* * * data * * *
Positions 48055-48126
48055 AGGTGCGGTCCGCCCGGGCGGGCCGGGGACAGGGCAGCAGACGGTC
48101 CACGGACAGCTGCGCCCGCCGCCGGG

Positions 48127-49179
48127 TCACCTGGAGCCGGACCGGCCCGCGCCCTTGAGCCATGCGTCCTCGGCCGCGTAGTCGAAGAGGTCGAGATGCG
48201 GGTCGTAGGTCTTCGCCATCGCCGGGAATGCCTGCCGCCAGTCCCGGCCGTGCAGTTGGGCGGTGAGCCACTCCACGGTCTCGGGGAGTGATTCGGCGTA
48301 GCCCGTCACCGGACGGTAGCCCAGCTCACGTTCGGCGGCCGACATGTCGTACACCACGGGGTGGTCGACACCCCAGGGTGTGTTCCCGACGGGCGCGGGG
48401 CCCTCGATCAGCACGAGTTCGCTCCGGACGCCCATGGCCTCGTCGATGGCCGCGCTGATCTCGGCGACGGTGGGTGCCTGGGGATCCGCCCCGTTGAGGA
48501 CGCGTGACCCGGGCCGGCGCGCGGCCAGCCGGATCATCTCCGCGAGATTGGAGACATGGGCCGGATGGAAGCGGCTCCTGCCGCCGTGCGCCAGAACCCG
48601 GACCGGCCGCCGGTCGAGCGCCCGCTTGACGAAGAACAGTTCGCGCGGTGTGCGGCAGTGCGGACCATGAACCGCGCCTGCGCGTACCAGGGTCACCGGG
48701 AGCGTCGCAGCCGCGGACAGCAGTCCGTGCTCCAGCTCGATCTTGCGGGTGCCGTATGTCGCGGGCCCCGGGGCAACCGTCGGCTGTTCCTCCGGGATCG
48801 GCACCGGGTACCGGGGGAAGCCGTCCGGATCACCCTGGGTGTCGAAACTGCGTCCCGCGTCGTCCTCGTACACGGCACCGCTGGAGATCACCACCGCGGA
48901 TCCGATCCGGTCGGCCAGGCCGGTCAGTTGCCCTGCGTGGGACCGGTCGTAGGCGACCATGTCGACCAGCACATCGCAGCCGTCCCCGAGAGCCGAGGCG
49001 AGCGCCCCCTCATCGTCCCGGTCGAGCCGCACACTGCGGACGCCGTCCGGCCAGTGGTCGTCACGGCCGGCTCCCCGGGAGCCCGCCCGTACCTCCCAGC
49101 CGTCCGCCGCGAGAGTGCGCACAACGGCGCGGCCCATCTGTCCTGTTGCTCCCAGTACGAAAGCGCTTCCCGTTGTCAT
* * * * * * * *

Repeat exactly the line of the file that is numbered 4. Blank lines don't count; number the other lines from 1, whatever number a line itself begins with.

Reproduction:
Positions 48127-49179